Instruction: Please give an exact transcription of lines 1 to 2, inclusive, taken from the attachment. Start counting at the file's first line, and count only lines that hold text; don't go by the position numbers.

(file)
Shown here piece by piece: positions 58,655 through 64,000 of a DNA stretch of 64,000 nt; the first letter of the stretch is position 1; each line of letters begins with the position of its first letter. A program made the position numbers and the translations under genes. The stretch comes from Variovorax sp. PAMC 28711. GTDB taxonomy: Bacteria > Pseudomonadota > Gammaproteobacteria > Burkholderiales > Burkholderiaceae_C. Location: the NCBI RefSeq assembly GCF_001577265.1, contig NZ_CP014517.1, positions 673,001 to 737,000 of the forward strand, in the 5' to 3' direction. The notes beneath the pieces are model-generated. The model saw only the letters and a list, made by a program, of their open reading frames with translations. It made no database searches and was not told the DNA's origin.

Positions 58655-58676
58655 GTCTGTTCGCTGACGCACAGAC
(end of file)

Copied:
Shown here piece by piece: positions 58,655 through 64,000 of a DNA stretch of 64,000 nt; the first letter of the stretch is position 1; each line of letters begins with the position of its first letter. A program made the position numbers and the translations under genes. The stretch comes from Variovorax sp. PAMC 28711. GTDB taxonomy: Bacteria > Pseudomonadota > Gammaproteobacteria > Burkholderiales > Burkholderiaceae_C. Location: the NCBI RefSeq assembly GCF_001577265.1, contig NZ_CP014517.1, positions 673,001 to 737,000 of the forward strand, in the 5' to 3' direction. The notes beneath the pieces are model-generated. The model saw only the letters and a list, made by a program, of their open reading frames with translations. It made no database searches and was not told the DNA's origin.

Positions 58655-58676